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In accessible base class for return pointer type

 
 
Steven T. Hatton
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      03-11-2006
Can somebody explain why making T a friend of either B or C will permit the
code to compile?

class A{ protected: A(){} };
class T;
class B: protected A {protected: B(){}/*friend class T;*/};
class C: public B {public : C(){}/*friend class T;*/};
struct T { A* newA() {return new C();}};
int main() {}

This is the error I get if I do not use one of the friend declarations:
In member function ?A* T::newA()?: error: ?A? is an inaccessible base of ?C?

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Victor Bazarov
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      03-11-2006
Steven T. Hatton wrote:
> Can somebody explain why making T a friend of either B or C will
> permit the code to compile?
>
> class A{ protected: A(){} };
> class T;
> class B: protected A {protected: B(){}/*friend class T;*/};
> class C: public B {public : C(){}/*friend class T;*/};
> struct T { A* newA() {return new C();}};
> int main() {}
>
> This is the error I get if I do not use one of the friend
> declarations:
> In member function ?A* T::newA()?: error: ?A? is an inaccessible base
> of ?C?


Conversions from a pointer to derived to a pointer base require the
base to be accessible. If 'A' is a protected base of 'C' (through
'B'), then no outside class/function can convert a pointer to 'C' to
a pointer to 'A'. Since 'B' is a public base of 'C', anyone can
convert a 'C*' to a 'B*'.

What book on C++ are you reading that doesn't explain access specifiers
and their effect?


V
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Steven T. Hatton
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      03-11-2006
Victor Bazarov wrote:

> Steven T. Hatton wrote:
>> Can somebody explain why making T a friend of either B or C will
>> permit the code to compile?
>>
>> class A{ protected: A(){} };
>> class T;
>> class B: protected A {protected: B(){}/*friend class T;*/};
>> class C: public B {public : C(){}/*friend class T;*/};
>> struct T { A* newA() {return new C();}};
>> int main() {}
>>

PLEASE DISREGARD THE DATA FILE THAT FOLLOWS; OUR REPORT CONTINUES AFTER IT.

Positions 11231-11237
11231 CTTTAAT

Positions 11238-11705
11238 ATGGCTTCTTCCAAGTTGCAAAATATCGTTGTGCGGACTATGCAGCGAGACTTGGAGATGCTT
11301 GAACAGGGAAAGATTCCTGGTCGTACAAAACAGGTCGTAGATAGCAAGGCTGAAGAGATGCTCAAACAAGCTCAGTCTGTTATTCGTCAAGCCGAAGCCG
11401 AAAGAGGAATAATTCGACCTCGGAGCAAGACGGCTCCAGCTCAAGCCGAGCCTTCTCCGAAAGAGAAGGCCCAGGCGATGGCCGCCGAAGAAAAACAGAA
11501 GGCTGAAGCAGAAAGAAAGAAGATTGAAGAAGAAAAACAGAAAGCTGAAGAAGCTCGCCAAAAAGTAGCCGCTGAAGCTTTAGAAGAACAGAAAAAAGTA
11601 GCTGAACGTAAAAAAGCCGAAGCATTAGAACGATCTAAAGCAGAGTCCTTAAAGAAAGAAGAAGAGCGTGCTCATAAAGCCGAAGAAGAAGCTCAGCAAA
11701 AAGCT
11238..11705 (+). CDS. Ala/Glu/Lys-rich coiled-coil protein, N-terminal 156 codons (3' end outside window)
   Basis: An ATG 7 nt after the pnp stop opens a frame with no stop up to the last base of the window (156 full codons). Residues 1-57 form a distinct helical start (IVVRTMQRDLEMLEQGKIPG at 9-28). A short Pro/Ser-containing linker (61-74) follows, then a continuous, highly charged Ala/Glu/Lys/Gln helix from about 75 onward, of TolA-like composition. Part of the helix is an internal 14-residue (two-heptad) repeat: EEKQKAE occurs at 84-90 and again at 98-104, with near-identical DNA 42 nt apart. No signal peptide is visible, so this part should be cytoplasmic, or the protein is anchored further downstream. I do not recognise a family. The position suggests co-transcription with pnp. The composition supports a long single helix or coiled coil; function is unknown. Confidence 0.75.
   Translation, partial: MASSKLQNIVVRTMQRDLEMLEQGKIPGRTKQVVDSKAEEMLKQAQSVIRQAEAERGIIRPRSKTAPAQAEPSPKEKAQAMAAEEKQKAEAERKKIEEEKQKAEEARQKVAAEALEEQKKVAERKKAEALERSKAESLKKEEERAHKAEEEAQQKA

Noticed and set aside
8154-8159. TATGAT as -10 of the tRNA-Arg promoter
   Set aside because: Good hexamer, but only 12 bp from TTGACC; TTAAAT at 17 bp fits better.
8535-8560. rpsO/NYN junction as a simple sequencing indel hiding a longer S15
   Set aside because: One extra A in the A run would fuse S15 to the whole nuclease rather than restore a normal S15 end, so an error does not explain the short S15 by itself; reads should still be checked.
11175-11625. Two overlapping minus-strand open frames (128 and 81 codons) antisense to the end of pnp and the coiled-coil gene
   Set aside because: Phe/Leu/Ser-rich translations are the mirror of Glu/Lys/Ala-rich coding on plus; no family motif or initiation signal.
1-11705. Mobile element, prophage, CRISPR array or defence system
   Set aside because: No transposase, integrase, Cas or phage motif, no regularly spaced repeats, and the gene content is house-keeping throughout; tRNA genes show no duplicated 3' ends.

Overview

>> This is the error I get if I do not use one of the friend
>> declarations:
>> In member function ?A* T::newA()?: error: ?A? is an inaccessible base
>> of ?C?

>
> Conversions from a pointer to derived to a pointer base require the
> base to be accessible. If 'A' is a protected base of 'C' (through
> 'B'), then no outside class/function can convert a pointer to 'C' to
> a pointer to 'A'. Since 'B' is a public base of 'C', anyone can
> convert a 'C*' to a 'B*'.
>
> What book on C++ are you reading that doesn't explain access specifiers
> and their effect?
>
>
> V


I guess I could/should have looked it up. I just wanted to see what others
had to say about it. After your suggestion that I access a reference, I
did take a look at TC++PL(SE) 15.3.2. Basically what it says, and what
you said are the supposition I drew from the example. Part of what was
unclear in my mind is what scope the conversion takes place in. The
original code was calling the counterpart of C::newA (above) from within
the counterpart of A. It took some time to untangle what was happening
because I had never encountered that particular situation, that I can
remember.
--
NOUN:1. Money or property bequeathed to another by will. 2. Something handed
down from an ancestor or a predecessor or from the past: a legacy of
religious freedom. ETYMOLOGY: MidE legacie, office of a deputy, from OF,
from ML legatia, from L legare, to depute, bequeath. www.bartleby.com/61/
 
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